• What have you done more than twice this week?
  • If you could waive your magic wand and have technology do part of your job, what part would that be?
  • What else could you do if you were not doing the same repetitive tasks?
  • What new things should you be doing, but seem to never have the time?

By completing a self-assessment, you’ll identify your marketing process hiccups and what you could be doing if those hiccups were streamlined or eliminated. From there you can decide if you can tackle the improvements yourself, call in strategic sourcing or consult with a partner outside of the company.

50% of marketers surveyed by the CMO Council say that eliminating waste and obsolescence in their supply chain operation is not a key priority to the overall marketing operational function.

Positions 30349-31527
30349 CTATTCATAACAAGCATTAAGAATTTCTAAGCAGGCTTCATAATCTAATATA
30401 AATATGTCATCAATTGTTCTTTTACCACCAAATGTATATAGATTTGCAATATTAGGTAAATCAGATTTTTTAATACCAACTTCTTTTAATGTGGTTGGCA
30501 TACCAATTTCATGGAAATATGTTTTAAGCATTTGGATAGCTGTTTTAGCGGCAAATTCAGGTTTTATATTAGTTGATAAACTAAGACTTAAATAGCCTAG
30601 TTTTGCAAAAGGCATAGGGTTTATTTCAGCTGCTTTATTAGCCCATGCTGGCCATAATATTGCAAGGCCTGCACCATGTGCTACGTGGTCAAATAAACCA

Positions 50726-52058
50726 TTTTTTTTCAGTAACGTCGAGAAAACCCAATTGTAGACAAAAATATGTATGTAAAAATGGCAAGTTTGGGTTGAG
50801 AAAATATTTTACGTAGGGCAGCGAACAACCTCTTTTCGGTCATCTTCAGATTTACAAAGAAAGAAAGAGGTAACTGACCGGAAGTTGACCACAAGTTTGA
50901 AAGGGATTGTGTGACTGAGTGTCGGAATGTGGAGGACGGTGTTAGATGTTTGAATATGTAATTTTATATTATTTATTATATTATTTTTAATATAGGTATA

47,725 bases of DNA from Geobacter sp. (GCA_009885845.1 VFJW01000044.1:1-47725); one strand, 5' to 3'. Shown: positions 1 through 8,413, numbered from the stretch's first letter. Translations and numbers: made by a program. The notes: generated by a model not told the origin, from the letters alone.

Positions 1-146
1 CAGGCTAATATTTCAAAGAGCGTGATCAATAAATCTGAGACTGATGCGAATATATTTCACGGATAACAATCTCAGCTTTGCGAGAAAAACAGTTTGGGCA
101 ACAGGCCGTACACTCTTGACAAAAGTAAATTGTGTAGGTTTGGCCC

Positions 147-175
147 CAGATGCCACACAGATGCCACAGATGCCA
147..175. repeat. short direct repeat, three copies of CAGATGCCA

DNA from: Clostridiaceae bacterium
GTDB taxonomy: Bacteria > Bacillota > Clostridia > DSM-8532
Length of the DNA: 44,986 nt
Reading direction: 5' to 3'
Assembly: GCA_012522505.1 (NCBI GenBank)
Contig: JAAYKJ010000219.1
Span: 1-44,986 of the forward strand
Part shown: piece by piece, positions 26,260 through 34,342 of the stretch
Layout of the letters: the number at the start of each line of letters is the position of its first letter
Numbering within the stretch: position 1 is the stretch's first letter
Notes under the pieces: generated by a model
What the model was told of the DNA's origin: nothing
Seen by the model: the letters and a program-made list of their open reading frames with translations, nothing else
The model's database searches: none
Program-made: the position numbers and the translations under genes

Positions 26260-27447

Source: Mapping + Tracking: The Optimized Marketing Supply Chain, CMO Council

I do see more people with titles that include the terms marketing and operations, but more often than not, marketers look outside of their department to operations or strategic sourcing to handle improvements in efficiency.  Isn’t it better if it starts with the marketers themselves?

Overcoming the Fear of Losing Control to Field Sales and Marketing

"free puppy with purchase" marketing message

"Free Puppy with Every Purchase." Great offer or a bad case of brand deconstruction?

I have to start with a quick story… I used to work for a corporation with over 10,000 locations world wide. Some of the locations were corporate owned, some were owned by franchisees. My role was in corporate marketing and my responsibilities included franchise marketing. The member of our creative services team who was responsible for reviewing and approving the franchises’ self-created marketing materials sat adjacent to my office.